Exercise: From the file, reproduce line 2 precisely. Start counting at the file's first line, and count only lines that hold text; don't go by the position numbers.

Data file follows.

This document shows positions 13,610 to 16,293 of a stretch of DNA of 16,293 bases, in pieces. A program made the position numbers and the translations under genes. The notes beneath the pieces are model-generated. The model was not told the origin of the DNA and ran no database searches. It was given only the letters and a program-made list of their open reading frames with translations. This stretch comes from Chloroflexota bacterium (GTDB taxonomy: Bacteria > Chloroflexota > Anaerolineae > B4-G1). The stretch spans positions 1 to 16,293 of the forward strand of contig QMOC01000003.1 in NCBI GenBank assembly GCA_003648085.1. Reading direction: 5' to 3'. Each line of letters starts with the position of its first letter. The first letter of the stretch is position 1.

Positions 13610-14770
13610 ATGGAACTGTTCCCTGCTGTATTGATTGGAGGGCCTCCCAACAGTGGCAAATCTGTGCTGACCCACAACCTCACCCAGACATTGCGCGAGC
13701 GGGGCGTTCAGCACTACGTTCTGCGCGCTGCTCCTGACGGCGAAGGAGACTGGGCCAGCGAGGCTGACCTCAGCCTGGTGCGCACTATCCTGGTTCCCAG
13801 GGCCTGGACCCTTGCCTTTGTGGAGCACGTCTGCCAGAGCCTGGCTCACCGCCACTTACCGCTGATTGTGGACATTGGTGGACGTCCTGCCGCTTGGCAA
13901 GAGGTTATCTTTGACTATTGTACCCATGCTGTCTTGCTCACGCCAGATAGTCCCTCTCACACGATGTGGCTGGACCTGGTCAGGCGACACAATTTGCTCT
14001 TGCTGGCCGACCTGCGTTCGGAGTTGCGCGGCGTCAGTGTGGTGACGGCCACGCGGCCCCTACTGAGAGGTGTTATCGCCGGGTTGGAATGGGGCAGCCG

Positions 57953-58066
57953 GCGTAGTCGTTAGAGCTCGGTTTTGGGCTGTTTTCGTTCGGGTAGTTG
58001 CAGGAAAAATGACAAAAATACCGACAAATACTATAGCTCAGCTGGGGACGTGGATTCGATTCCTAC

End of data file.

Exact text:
Positions 13610-14770